• The Cox house

    The Cox house

  • Wolford House
  • Glen Forest Cemetery
Photograph courtesy of the Yellow Springs Historical Society.

Photograph courtesy of the Yellow Springs Historical Society.

One hundred and twenty years ago, Yellow Springs residents were celebrating the Fourth of July much like we will be celebrating tomorrow night at Gaunt Park.

As published in The Yellow Springs Torch, on July 5, 1895:

The Fourth.

The Fourth of July in this place was duly celebrated by our citizens. Those who could get away went out of town, even if they had to walk to the river. The fire works on the night previous and on the Fourth of July night eclised [eclipsed] anything that we have had in that line for many years. It was a big time with sky rockets, baloons (sic) and fire crackers galore. Read Full Article →

Photograph courtesy of the Library of Congress.

Photograph courtesy of the Library of Congress.

Scarlet Fever was once a very common and often deadly disease among children .  Caused by a streptococcus infection, scarlet fever, struck fear in communities up through the early twentieth century.  This childhood disease was such a common part of life that it was part of the plot of the famous children’s book, The Velveteen Rabbit, published in 1922.  The healing waters of the Yellow Springs could not keep this childhood disease at bay.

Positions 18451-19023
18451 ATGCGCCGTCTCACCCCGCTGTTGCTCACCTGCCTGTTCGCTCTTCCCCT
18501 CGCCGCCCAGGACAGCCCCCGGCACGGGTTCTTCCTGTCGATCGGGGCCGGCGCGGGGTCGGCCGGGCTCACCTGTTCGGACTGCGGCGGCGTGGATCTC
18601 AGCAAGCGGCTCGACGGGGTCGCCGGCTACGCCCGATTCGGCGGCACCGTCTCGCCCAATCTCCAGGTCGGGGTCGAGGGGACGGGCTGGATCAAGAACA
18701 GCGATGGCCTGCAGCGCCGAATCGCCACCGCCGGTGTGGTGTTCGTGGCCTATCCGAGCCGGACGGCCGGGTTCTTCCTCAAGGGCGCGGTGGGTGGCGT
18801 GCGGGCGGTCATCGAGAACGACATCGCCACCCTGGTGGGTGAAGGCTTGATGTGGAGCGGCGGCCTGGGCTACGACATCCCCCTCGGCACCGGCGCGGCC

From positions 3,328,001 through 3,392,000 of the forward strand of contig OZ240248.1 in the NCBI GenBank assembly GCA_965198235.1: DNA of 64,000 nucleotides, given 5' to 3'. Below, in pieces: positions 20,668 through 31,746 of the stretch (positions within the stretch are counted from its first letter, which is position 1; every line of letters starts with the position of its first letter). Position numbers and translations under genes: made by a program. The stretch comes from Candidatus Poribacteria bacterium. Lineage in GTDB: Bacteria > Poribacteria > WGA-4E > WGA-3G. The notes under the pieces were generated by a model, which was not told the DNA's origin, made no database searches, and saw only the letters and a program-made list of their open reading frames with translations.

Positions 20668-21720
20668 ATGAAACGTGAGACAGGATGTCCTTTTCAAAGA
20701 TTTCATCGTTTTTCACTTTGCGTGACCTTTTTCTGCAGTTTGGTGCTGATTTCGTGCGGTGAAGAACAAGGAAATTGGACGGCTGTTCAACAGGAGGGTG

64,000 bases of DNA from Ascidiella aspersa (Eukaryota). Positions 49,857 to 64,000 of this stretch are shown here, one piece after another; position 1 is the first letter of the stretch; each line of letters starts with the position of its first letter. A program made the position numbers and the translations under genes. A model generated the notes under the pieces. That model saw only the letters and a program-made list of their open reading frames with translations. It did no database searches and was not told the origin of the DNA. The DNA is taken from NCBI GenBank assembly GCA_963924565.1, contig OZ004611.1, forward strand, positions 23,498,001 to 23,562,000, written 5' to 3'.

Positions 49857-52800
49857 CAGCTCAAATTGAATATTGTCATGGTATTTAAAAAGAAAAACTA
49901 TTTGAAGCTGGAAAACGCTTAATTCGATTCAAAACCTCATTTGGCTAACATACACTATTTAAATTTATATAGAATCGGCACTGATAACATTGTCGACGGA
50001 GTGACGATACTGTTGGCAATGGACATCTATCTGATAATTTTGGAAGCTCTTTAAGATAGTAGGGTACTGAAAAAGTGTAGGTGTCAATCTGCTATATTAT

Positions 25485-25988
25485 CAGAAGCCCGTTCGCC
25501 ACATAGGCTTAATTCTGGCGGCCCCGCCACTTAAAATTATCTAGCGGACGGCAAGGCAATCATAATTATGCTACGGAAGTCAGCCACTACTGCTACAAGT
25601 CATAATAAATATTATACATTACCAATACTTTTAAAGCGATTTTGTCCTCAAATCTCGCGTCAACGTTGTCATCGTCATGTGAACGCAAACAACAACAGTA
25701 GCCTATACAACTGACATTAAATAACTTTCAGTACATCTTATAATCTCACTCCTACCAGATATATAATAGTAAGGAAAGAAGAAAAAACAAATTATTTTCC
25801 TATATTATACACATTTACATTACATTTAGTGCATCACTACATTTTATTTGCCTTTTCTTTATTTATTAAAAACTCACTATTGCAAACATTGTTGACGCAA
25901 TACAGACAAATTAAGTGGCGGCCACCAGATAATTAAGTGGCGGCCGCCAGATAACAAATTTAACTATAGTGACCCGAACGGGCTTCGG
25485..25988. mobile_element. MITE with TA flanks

As published in the Cincinnati Enquirer on January 27, 1914:

ANTIOCH COLLEGE

Ordered Closed on Account of Scarlet Fever Cases.

SPECIAL DISPATCH TO THE ENQUIRER.

Springfield, Ohio, January 26–Antioch College, at Yellow Springs, was ordered closed today by the faculty for two weeks because of an epidemic of scarlet fever. Read Full Article →